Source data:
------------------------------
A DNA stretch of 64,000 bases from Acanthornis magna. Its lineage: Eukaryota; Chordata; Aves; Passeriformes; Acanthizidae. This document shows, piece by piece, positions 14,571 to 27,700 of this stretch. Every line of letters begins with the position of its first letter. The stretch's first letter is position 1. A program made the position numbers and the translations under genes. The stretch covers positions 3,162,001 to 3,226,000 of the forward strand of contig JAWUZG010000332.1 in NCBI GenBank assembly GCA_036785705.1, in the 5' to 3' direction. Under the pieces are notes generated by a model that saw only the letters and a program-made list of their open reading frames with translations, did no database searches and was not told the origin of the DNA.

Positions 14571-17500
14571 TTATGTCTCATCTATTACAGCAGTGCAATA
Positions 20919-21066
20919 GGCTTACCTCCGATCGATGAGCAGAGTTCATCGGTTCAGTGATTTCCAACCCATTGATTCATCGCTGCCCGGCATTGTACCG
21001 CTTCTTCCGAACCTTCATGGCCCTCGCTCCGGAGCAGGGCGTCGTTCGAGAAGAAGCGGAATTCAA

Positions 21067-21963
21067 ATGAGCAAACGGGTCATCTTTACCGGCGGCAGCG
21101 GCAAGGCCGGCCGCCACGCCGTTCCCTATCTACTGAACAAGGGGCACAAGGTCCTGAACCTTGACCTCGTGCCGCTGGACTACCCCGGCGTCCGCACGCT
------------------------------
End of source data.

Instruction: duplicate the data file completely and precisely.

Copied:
A DNA stretch of 64,000 bases from Acanthornis magna. Its lineage: Eukaryota; Chordata; Aves; Passeriformes; Acanthizidae. This document shows, piece by piece, positions 14,571 to 27,700 of this stretch. Every line of letters begins with the position of its first letter. The stretch's first letter is position 1. A program made the position numbers and the translations under genes. The stretch covers positions 3,162,001 to 3,226,000 of the forward strand of contig JAWUZG010000332.1 in NCBI GenBank assembly GCA_036785705.1, in the 5' to 3' direction. Under the pieces are notes generated by a model that saw only the letters and a program-made list of their open reading frames with translations, did no database searches and was not told the origin of the DNA.

Positions 14571-17500
14571 TTATGTCTCATCTATTACAGCAGTGCAATA
Positions 20919-21066
20919 GGCTTACCTCCGATCGATGAGCAGAGTTCATCGGTTCAGTGATTTCCAACCCATTGATTCATCGCTGCCCGGCATTGTACCG
21001 CTTCTTCCGAACCTTCATGGCCCTCGCTCCGGAGCAGGGCGTCGTTCGAGAAGAAGCGGAATTCAA

Positions 21067-21963
21067 ATGAGCAAACGGGTCATCTTTACCGGCGGCAGCG
21101 GCAAGGCCGGCCGCCACGCCGTTCCCTATCTACTGAACAAGGGGCACAAGGTCCTGAACCTTGACCTCGTGCCGCTGGACTACCCCGGCGTCCGCACGCT